This book "fills the unquestionable need for a comprehensive and up-to-date handbook on the fast-developing field of pragmatics" and "includes contributions from many of the principal figures in a wide variety of fields of pragmatic research as well as some up-and-coming pragmatists."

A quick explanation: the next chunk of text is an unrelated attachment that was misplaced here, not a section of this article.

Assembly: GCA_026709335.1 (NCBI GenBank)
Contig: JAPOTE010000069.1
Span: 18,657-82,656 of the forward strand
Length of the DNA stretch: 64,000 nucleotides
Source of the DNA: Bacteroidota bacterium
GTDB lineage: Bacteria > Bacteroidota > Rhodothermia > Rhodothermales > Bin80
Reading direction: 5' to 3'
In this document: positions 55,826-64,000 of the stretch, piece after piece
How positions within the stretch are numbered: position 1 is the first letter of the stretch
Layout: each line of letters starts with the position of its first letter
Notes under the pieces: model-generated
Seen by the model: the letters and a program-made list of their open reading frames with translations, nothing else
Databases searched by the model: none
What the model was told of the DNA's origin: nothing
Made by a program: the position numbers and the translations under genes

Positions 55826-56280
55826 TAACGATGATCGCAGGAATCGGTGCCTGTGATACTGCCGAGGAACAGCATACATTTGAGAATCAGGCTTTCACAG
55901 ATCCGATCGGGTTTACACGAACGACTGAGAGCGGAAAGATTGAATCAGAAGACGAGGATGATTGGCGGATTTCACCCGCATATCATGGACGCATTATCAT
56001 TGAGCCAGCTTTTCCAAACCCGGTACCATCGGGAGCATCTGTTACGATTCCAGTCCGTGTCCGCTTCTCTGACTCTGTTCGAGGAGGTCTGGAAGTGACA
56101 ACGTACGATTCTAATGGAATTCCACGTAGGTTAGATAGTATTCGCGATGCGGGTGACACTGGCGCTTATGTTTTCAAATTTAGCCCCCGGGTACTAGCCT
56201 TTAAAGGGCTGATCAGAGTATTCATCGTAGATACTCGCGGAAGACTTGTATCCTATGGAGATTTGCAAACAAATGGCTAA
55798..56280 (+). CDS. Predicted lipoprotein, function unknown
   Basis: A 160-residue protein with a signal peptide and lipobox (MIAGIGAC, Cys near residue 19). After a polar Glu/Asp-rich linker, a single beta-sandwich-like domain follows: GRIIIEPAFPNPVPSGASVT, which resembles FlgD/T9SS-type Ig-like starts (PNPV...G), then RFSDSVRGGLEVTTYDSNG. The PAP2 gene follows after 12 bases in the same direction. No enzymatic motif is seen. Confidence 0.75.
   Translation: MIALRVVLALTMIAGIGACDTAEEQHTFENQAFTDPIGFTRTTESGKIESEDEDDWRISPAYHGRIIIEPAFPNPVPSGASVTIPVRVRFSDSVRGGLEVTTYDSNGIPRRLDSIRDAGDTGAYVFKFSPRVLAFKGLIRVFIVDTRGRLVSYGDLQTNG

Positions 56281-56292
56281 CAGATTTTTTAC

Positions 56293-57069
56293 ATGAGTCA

How many meanings does a word have and how do speakers agree in them in all possible discourse situations? This question addresses the problem of coping with the distinction between lexical vagueness and polysemy and with the creation of new meanings. The complexity of this objective becomes most obvious in lexicography and computational linguistics. The author deals with this question as a problem of reference, of how speakers refer consistently to their environment by means of mental models. Criteria for the representation of this cognitive phenomenon are drawn from a discussion of the philosophy of language and mind as well as cognitive psychology and experimental psycholinguistics. The selected method is set up within the framework of cognitive linguistics along with an elaboration of a theory of mental categorization. Theory and method join in a unification-based formalism to represent how polysemy develops metonymically within discourse domains and metaphorically across discourse domains. By resolving the count-mass metonymy with a fragment of grammatical default rules in a German-English machine translation system the unification-based representation is validated.